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Root, Root, Root for the Home Team!
A Tin Pan Alley Jew -- Albert Von Tilzer -- composed the catchy tune to the anthem of baseball, "Take Me Out to the Ballgame," and I enjoy singing along. But the words, written by Philadelphia Catholic Jack Norworth, sometimes give me pause. Since Catholics, like Jews, have a penchant for rules, the song's chorus is based on three commands.
Baseball-crazed Katie -- the song's heroine -- tells her boyfriend to: take her out to the ball game; buy her some peanuts and Cracker Jack; and root, root, root for the home team. For me, those rules aren't always easy to follow.
Although I've reached the age where I mostly take others out to the ball game, the first command is not so hard -- I love being there. And I am one, according to a recent account in The New York Times, of about 500 people who actually buys Cracker Jack at any given game. So no problem with rule No. 2, either.
It's rooting for the home team that gives me trouble.
For a wandering Jew, where, really, is home? Should I base this on geography? The Jewish connection? Other values?
If geography is the main criterion, then the answer should be easy. I have lived in Philadelphia for almost 40 years now. My mother grew up here, and here she is buried. So I should be a Phillies fan. But in my mother's adult years, she raised me in Brooklyn, and that's where we became baseball fans. Based on geography, I am a Dodgers fan.
They left town for L. A. when I was 7, and I briefly switched my allegiance to the New York Yankees, but soon lost interest in baseball entirely. My mother, who couldn't bear the thought of the Yankees, became a Mets fan until her death. Either way, her heart -- and mine -- remained in New York.
On Jewish grounds, the Phillies don't make a strong case for allegiance. Their connections are limited to the "technically Jewish on halachic grounds but not very interested in things Jewish" general manager Ruben Amaro Jr., and Phillies staffer Josh Schrager, whom I know because he took my "Jews & Sports" class at Temple University.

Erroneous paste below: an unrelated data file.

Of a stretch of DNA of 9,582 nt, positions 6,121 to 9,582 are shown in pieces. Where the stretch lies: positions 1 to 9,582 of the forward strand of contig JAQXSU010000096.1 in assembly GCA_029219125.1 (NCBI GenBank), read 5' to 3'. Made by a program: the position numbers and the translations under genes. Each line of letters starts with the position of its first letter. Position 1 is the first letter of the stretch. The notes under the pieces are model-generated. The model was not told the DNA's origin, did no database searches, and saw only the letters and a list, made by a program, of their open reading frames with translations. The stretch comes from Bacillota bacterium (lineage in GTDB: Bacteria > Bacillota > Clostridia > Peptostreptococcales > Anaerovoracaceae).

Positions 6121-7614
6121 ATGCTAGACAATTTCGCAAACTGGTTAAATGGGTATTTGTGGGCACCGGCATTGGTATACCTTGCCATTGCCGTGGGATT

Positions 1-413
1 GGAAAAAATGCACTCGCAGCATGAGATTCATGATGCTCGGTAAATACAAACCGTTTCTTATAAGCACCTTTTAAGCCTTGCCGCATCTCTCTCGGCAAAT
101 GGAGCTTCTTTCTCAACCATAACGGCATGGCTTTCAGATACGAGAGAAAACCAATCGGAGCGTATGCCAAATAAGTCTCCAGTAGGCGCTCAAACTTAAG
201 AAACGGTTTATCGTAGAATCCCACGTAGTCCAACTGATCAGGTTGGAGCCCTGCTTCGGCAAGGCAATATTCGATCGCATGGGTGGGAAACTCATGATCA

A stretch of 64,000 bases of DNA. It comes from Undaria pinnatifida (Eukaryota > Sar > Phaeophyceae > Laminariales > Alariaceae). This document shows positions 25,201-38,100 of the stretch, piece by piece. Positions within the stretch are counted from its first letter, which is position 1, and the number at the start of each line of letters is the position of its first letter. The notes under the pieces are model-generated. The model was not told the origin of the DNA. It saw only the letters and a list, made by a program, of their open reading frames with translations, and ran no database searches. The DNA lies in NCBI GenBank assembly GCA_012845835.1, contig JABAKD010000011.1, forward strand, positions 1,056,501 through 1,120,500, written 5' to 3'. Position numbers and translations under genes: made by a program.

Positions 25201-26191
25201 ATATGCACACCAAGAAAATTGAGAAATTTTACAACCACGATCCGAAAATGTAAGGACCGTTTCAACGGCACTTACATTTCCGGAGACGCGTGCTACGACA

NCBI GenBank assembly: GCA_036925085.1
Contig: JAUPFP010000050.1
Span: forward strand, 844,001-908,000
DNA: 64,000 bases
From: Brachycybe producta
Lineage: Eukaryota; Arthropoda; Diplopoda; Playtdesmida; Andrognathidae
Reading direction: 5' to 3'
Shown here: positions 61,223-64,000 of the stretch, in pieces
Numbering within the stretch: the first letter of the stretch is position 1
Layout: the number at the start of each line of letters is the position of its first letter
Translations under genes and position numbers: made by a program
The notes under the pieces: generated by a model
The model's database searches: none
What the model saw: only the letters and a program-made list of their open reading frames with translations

Ultimately, however, home is where my values are. The Dodgers were my team as a child because they integrated baseball; Jackie Robinson was my true Jewish hero for confronting bigotry with dignity and perseverance. Philadelphia, on the other hand, was a source of some of that bigotry.
Ben Chapman, Phillies manager, verbally abused Robinson when the Dodgers came to play here. The Phillies, along with the Yankees, were among the last teams to integrate, and the Phillies (and the fans) treated their only African-American star, Richard Allen, with contempt.
But things change. It is many years later, and I can't help but embrace this Phillies team.
It has improved on the racially challenged Phillies of the past, featuring a majority of position players (six of eight, if you count Pacific Islander Shane Victorino) and quite a few stars of color. Their manager seems a mensch, and so do the players. They don't give up -- on themselves or on each other. And they don't seem to care that the national media hasn't treated them with the respect due defending champions.
So for the past few years, I have rooted for the Phillies. The taciturn and overly endowed Yankees don't compare. And given her feelings about the Yankees, I think my mother might have approved the way I've applied the "root for the home team" rule, at least for the World Series.
Rebecca Alpert is a rabbi and an associate professor at Temple University. She is currently working on a book, Out of Left Field: Jews in Black Baseball.